Let’s face it: I had no idea what a literary agent was when I first stepped in the doors of Dystel & Goderich Literary Management in the summer of 1999. I was an Urban Design and Architectural History student at NYU with a minor in the ever practical field of Dramatic Literature—that’s dramatic as in plays, not dramatic as in literature where lots of stuff happens (yes, I’ve actually gotten this question before).
So there I was…studying to be the next great urban planner, destined for a life of fame and glory. But in the meantime, I was stone broke and needed a part time job. I sent out 40 resumes to any and every listing on NYU’s career board that sounded interesting. Why’d I apply here? I liked books. That was it.
Stacey Glick was the first person to call me back. I had an interview the next day and accepted the job the day after that. One more day passed, and I got a call about the job I had really wanted: usher at Hammerstein Ballroom. It was too late: I had already committed to coming here.
On what was supposed to be my first day of employment here, I was stranded in the suburbs because some freak storm shut down all of the trains running into New York and most of the subways. An auspicious beginning.
As Miriam Goderich often tells me about my first few months here, “Jim, you were really weird.” And that’s likely true. Painfully shy, completely terrified to be working in an office with real people who seemed strangely important and powerful, I mostly kept to myself, spoke softly, and consumed buckets of Diet Coke. For some reason, Jane and Miriam remained convinced that I had some sort of talent and wasn’t just some 19-year-old moron. I don’t know what it was, but it was definitely not my hair, which resembled a calico oil slick. Regardless, they kept me around, and I started to learn just how involved the publishing process was. It was hugely intriguing. I think I had some vague notion that there was a small group of people out there who decided to be authors, so they wrote books, sent them to Manhattan, and then had books magically appear with names like “Random House” on the spine. And while I realize this is an author’s dream come true, I was personally much more excited to learn how much that was NOT the case.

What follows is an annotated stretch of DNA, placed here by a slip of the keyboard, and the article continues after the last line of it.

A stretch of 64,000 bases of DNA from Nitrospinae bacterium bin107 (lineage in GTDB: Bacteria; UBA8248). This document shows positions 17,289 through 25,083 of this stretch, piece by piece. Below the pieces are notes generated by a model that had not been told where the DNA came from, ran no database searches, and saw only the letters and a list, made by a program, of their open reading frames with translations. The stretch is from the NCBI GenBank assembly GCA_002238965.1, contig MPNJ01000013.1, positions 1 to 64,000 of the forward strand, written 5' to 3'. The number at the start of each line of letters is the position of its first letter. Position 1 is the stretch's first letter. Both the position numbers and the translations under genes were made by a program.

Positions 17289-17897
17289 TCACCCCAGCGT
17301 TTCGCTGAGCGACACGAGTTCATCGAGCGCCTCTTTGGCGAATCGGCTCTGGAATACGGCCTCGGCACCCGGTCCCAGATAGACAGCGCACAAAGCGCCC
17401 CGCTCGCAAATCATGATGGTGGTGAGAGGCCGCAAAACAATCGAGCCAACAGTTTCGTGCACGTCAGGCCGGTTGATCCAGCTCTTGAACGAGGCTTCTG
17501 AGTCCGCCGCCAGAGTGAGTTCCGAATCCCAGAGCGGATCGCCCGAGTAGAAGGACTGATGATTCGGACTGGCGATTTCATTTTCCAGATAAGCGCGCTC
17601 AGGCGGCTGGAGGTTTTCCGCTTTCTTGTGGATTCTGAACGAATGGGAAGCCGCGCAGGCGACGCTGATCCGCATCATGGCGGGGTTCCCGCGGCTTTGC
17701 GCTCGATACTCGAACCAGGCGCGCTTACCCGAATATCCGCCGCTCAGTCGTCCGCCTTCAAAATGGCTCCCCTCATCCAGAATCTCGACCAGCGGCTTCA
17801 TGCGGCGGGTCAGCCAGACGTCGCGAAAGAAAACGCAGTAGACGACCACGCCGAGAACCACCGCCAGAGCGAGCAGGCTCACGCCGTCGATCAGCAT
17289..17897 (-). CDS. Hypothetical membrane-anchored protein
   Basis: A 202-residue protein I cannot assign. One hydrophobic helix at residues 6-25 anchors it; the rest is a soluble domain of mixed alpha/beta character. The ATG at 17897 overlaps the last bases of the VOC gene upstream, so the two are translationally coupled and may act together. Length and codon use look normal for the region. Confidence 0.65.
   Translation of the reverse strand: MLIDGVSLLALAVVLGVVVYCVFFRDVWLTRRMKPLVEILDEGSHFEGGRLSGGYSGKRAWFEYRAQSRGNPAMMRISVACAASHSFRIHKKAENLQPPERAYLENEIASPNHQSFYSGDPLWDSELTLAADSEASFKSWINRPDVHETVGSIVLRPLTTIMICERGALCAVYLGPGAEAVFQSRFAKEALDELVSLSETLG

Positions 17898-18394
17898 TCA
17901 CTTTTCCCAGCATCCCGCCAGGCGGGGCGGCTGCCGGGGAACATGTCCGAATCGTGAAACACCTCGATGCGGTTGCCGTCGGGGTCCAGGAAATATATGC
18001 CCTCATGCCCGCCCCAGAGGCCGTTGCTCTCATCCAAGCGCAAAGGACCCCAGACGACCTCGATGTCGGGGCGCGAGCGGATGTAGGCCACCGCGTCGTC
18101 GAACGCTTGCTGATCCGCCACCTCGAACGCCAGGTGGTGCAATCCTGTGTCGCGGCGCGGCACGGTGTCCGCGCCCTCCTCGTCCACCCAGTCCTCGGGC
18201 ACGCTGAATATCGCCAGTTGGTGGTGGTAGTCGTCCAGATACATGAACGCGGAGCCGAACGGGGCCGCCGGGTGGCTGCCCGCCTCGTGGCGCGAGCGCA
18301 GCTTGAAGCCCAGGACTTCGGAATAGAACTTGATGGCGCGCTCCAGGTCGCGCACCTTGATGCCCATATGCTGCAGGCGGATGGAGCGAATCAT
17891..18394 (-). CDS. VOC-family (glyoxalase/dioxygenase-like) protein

Here’s a dirty secret (well, it would be a secret if I ever kept my mouth shut): I quit Dystel & Goderich three times. Each time, I went off to get a job in my “real” field of urban planning, but that never really worked out like I planned, so I kept coming back to my “fun” field of publishing. It took me about two and a half years to realize that I didn’t have to choose a career related to my major—I never claimed to be the quickest draw on the block.
In the intervening time, I had fallen in love with diving into the slush pile to see what was there. It was a thrill to charge into manuscripts hoping for the best, preparing for the worst (the attitude I still take when opening something new). I’ll confess my nerdiness: I also pulled DGLM titles off of shelves in bookstores and read the acknowledgements thinking, “Some day my name will be in one of these.”
A full time job opened up as I happened to graduate from college. Kismet. I was told when the job was offered to me, “You realize this means you have to stop quitting and coming back.”
I didn’t sell the first project I ever signed on (though to this day, I remain convinced that it would have worked). And I didn’t sell the second. But I did sell the third, and I actually sold it pretty nicely. “They offered you what? For a paperback?”
I may have stumbled into it, but it’s been a blast ever since. I had a few criteria while I was in college for what my dream job would be: every day would be different, I’d work with fascinating people, I could wear jeans in the office, and I wouldn’t start my work day until 11:00 a.m. So…I missed out on that last one, but the first two were probably more important anyway. Maybe three. I really like wearing jeans.
It’s an honor to be involved in the process of ushering books to readers, as roundabout as that process sometimes seems. And I’m thrilled with the deeply accomplished group of authors on my list. Publishing is a team sport, and…wait, I don’t know enough about sports to make a good analogy here. They’re good folks, my authors. I’ll leave it at that.
Beyond that, I was supported by Jane and Miriam the entire way. Somehow they knew the weird kid with the bad hair might just be able to make a go at this crazy business, and they supported me every day, while also giving me just enough room to find my own footing. No one ever seems to leave the agency which is a testament to how well we all function together as a team but also how deeply rooted the generosity of support we receive is and has always been. I stumbled into this business, but Jane and Miriam invited me to stay. Here I am, ten years later. Damn, I’m getting old.